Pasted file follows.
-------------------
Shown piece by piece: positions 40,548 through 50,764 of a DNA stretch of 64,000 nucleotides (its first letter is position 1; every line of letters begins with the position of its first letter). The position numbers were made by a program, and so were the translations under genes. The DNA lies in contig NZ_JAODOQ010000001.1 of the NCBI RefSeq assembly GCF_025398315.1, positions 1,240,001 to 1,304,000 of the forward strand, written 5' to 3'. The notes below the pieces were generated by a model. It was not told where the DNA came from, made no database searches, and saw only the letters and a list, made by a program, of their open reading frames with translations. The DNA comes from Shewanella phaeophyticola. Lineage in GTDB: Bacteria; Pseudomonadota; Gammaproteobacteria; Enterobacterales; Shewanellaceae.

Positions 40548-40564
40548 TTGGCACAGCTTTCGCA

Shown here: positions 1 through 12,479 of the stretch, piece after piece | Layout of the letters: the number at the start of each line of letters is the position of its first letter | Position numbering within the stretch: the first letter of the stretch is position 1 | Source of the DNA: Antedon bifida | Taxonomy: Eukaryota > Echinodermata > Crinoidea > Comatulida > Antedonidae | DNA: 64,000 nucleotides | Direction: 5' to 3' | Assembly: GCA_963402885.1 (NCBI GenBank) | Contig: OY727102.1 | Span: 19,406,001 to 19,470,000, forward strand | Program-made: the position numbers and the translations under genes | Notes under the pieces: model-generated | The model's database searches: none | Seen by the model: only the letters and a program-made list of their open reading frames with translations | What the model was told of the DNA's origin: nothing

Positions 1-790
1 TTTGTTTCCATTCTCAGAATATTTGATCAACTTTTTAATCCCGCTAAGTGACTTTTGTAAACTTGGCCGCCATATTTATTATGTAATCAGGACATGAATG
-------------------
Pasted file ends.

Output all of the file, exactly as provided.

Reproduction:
Shown piece by piece: positions 40,548 through 50,764 of a DNA stretch of 64,000 nucleotides (its first letter is position 1; every line of letters begins with the position of its first letter). The position numbers were made by a program, and so were the translations under genes. The DNA lies in contig NZ_JAODOQ010000001.1 of the NCBI RefSeq assembly GCF_025398315.1, positions 1,240,001 to 1,304,000 of the forward strand, written 5' to 3'. The notes below the pieces were generated by a model. It was not told where the DNA came from, made no database searches, and saw only the letters and a list, made by a program, of their open reading frames with translations. The DNA comes from Shewanella phaeophyticola. Lineage in GTDB: Bacteria; Pseudomonadota; Gammaproteobacteria; Enterobacterales; Shewanellaceae.

Positions 40548-40564
40548 TTGGCACAGCTTTCGCA

Shown here: positions 1 through 12,479 of the stretch, piece after piece | Layout of the letters: the number at the start of each line of letters is the position of its first letter | Position numbering within the stretch: the first letter of the stretch is position 1 | Source of the DNA: Antedon bifida | Taxonomy: Eukaryota > Echinodermata > Crinoidea > Comatulida > Antedonidae | DNA: 64,000 nucleotides | Direction: 5' to 3' | Assembly: GCA_963402885.1 (NCBI GenBank) | Contig: OY727102.1 | Span: 19,406,001 to 19,470,000, forward strand | Program-made: the position numbers and the translations under genes | Notes under the pieces: model-generated | The model's database searches: none | Seen by the model: only the letters and a program-made list of their open reading frames with translations | What the model was told of the DNA's origin: nothing

Positions 1-790
1 TTTGTTTCCATTCTCAGAATATTTGATCAACTTTTTAATCCCGCTAAGTGACTTTTGTAAACTTGGCCGCCATATTTATTATGTAATCAGGACATGAATG